Stick it up on your fridge if you have to and watch how your life starts to change.

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8 Responses to ““How I Changed a Habit” – Moving Toward What You Want

  • Kelly Rhoades
    3 years ago

    Kevin –
    Hey man thanks for sharing this, I work with addicts all the time who feel like it’s just impossible to beat their addiction. Your story is one that can help inspire others to believe they can do it too, and I love that. Moving towards something is so much more effective than trying to stop something. Powerful point man, great work! Keep inspiring!

    • Thank you, Kelly!
      I’m honored to have you visit the site, and grateful for your kind words and to know you’re out there doing the work you’re doing. Keep it up.
      Best wishes,
      Kevin

  • Joe Petruzzi
    3 years ago

    Very powerful message! It is so relate able, every time I need to break a bad habit or start a good one, the negatives always leak out. Maintaining a positive goal and perception is definitely the most effective route to accomplish any goal such as that. Well said!

    • Thanks Joe!
      Your visit and kind words are very much appreciated.
      All the best,
      Kevin

  • Lisa Meister
    3 years ago

    Wow, Kevin, that is amazing! You are certainly a Superman to pull that off! You have my congratulations. Have you found this strategy helpful for other people stuggling with addictions?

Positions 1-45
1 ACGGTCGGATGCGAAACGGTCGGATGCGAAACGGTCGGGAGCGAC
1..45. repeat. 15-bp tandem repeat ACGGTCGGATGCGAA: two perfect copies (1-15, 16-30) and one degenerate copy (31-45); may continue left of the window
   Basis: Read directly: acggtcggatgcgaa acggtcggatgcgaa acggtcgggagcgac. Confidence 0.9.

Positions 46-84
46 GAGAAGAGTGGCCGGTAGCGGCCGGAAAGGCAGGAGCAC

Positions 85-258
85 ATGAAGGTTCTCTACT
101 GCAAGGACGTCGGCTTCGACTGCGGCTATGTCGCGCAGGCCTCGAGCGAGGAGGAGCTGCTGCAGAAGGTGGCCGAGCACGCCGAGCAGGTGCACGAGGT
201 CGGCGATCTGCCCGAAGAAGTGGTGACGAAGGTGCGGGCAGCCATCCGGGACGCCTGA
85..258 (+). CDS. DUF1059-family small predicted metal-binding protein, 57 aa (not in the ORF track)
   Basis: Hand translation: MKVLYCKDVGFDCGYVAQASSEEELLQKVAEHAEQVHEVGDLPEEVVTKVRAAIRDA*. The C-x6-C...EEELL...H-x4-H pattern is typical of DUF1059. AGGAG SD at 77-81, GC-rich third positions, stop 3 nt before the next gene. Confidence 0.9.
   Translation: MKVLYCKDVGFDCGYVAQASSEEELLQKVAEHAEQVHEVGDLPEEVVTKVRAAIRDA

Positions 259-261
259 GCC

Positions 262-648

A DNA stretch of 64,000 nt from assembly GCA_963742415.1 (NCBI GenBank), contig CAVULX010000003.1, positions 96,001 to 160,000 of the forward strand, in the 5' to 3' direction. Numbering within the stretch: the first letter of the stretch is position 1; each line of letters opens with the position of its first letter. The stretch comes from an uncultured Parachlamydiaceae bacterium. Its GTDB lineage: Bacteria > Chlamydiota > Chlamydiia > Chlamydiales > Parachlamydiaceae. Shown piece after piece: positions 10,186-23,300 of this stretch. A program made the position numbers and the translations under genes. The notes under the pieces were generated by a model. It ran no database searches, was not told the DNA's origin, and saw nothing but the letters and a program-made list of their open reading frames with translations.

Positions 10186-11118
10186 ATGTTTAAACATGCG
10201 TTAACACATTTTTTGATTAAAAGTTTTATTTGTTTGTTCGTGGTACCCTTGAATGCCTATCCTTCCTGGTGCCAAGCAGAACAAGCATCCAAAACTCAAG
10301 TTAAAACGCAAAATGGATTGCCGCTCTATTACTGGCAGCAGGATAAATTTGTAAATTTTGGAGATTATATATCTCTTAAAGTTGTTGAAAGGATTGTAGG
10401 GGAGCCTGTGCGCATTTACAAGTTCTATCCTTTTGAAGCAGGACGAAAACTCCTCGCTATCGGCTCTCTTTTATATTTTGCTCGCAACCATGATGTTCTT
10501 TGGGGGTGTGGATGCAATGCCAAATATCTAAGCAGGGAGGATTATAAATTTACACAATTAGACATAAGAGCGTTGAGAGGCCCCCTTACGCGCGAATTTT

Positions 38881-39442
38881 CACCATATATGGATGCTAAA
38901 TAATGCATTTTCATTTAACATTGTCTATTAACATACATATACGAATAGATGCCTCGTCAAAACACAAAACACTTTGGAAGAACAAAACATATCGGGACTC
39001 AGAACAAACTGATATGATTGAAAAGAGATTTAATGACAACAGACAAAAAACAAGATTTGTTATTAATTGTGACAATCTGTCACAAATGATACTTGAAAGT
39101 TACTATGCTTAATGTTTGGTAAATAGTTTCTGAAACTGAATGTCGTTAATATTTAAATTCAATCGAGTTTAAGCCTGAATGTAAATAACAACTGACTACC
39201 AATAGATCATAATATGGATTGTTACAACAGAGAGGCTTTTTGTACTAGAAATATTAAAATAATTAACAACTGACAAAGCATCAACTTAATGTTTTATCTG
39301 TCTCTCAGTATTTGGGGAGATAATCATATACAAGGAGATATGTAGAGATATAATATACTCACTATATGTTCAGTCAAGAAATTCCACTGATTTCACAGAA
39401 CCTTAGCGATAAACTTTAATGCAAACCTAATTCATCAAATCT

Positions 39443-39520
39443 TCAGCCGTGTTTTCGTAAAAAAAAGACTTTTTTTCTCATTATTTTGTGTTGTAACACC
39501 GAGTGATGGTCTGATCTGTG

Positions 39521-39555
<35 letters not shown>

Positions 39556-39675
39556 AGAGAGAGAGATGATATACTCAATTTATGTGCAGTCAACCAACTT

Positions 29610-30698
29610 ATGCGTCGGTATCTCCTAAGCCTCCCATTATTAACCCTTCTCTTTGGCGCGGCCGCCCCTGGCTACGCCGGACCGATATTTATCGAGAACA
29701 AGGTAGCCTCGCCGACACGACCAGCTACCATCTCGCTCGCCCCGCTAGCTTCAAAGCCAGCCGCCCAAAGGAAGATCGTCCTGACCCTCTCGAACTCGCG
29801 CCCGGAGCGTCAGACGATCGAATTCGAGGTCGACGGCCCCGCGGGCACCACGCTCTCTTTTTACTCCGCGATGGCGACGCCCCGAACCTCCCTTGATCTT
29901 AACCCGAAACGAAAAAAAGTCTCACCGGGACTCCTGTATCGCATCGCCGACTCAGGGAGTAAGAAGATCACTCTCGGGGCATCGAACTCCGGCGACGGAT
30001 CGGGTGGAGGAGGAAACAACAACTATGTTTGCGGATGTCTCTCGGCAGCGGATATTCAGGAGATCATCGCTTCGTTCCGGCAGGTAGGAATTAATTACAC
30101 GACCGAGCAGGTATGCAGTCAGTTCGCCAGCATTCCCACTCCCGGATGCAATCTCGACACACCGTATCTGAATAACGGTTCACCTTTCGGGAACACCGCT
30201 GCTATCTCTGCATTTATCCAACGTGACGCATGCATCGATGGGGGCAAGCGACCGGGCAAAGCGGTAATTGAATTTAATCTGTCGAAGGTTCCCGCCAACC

• Hi Lisa,
      Thank you for those kind words. I feel that, for anyone struggling with addiction with just about anything, there are underlying reasons for that behavior that likely need to be understood and dealt with. However I do also feel that developing a mindset of moving toward something is a much more powerful agent for change that reinforcing a negative though and trying to move away from something without something better in mind to interrupt the habit pattern.
      Best wishes,
      Kevin

  • Lawrence Gregory
    3 years ago

    Wow Kevin, this post is incredibly empowering and inspiring!

    You are making amazing progress this far and you made the right decision in giving up alcohol even though it was very challenging, I’m glad superman came to the rescue 😉

    Also what really resonates with me is the bit where you talk about trying to run away from our problems just creates more of the same. It just reinforces the negativity that we are trying to escape in the first place.

    Kudos!

    Lawrence

    • Hi Lawrence!
      It’s nice to see you here and thanks for stopping by. I appreciate your comments very much. Yes, when we tell ourselves “DON’T do that,” the message we’re basically driving into our sub conscious mind is “do that.” I’ve learned that the hard way.
      Best wishes!
      Kevin